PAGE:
Updated – He’s Back: Dave McKinney, Pensions, and Partisan Reporters – WP Original
Update 9/2/14. Dave McKinney has accepted a job a Reuters, and apparently will cover Illinois issues. This is a tragedy. Political reporters are not financial reporters. They just don’t know what they are talking about, regardless of bias. Can’t one major news agency, aside from The Bond Buyer, please assign somebody to Springfield who understands fiscal issues?
By: Mark Glennon*
What on earth was Crain’s thinking when it added Dave McKinney as a political columnist? Yesterday, it published a major piece by McKinney, The Illinois Pension Disaster: What Went Wrong. Crain’s says it will be publishing more by him. They’ll have a trifecta. Their two other political columnists, Greg Hinz and Rich Miller, are among the most brazenly partisan in the state. Editorials in Crain’s are often more balanced, but its reporting now will be completely stacked. The Illinois press, especially Crain’s, should try some introspection when it asks, “What went wrong?”
The story itself isn’t so bad — as far as it goes and as far as we can tell, that is. We’ll get to that in a minute. But on a piece describing something as obscure and complex as the history of the pension crisis, you need to trust the author to some extent. Dave McKinney won’t cut it.
You may remember what The Washington Post called “the monster ethical issue” when McKinney left the Sun-Times last year. He was covering the Pat Quinn-Bruce Rauner race when it became known, to the surprise of most, that his wife is a key Democratic political operative specializing in messaging. She’s extremely effective by all accounts.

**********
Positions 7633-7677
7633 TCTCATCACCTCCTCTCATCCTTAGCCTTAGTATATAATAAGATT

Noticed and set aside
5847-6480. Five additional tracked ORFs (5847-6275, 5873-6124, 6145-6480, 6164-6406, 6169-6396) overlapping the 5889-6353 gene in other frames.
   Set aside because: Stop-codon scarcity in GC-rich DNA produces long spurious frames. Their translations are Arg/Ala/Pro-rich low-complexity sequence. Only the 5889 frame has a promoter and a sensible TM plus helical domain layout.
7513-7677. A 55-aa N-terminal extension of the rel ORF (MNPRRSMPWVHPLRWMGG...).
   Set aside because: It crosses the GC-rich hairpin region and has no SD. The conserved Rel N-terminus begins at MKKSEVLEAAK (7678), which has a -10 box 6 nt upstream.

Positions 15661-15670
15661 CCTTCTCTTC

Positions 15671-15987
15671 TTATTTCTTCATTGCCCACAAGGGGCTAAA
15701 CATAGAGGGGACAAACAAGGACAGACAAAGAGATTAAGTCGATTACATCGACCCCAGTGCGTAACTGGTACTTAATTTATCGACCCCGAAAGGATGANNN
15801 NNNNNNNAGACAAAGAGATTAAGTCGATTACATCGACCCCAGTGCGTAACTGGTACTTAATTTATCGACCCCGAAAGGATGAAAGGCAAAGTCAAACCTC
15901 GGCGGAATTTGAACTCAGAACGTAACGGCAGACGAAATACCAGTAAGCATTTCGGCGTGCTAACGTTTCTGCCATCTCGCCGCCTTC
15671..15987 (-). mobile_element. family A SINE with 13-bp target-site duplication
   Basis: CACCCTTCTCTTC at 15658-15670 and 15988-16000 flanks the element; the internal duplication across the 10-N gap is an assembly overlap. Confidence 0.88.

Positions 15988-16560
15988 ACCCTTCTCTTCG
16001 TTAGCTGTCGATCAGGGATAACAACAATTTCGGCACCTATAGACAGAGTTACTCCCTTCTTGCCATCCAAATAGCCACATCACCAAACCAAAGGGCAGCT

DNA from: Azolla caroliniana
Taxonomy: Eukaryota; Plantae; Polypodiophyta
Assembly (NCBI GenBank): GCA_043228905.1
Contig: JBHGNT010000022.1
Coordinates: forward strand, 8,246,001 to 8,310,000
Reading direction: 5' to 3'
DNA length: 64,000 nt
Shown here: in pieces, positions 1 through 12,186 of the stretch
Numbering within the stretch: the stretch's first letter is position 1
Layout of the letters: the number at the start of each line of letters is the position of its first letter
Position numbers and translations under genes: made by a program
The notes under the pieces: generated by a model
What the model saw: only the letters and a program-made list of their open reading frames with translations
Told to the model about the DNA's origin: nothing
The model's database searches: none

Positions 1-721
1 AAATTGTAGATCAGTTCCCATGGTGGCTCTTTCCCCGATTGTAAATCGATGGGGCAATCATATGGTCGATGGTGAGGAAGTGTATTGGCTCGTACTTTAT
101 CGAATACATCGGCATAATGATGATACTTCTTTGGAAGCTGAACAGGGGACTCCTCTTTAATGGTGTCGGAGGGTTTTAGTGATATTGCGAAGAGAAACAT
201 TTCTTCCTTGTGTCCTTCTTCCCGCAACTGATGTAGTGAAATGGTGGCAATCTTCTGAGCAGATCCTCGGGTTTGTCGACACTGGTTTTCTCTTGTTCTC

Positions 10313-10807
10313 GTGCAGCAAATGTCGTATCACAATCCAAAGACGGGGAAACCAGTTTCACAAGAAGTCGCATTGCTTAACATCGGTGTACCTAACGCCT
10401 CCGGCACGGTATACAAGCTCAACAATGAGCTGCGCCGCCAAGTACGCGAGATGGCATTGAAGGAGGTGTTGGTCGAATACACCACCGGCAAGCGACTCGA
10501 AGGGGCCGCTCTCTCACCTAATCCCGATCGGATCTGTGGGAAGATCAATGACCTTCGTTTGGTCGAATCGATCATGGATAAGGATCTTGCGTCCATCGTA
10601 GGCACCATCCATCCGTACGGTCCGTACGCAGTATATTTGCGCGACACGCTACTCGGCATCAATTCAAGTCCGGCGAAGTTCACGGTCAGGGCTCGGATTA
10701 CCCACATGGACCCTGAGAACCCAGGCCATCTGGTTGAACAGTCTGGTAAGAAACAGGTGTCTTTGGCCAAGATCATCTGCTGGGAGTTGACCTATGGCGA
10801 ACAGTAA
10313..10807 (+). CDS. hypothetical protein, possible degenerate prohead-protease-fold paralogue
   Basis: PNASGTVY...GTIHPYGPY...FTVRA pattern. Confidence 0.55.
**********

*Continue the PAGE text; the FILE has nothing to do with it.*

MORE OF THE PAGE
“Either the Sun-Times should have bumped McKinney from the race early on, or it should have run disclaimers on his stories,” according to the Washington Post. They didn’t.
The matter came to a head after a particularly harsh article co-authored by McKinney about then-candidate Rauner supposedly threatening a CEO of a company his firm had invested in. The story was a malicious hit piece, some thought, including me. The timing a few weeks before the election didn’t seem accidental. It was based solely on hearsay, by a guy who would not confirm it, about a woman who changed her story under oath, regarding a threat she never heard herself, in a case that was thrown out for lack of evidence. McKinney resigned. Maybe he was pushed — he said his editors at the Sun-Times “didn’t have his back” anymore. (Kudos, Sun-Times.)
Another hint of what to expect from McKinney came last month in Chicago Magazine, where he wrote to grade Rauner on his record honoring campaign promises. Take a guess at the grade. A Democratic strategist wouldn’t t have written the article differently, even McKinney’s wife. Rauner got a C+.
Back to his pension story, it’s quite good in many ways and certainly worth reading — new information on the history, interviews with key people and nice graphics. But its primary goal is obviously to deflect blame by emphasizing that both parties caused the crisis. That’s unquestionably true and it’s a message Illinois Democrats surely want to put out. But are there more important elements to what went wrong? Did McKinney allocate blame fairly? Did he ask why both parties blew it? A clever reporter can spin the history in many ways.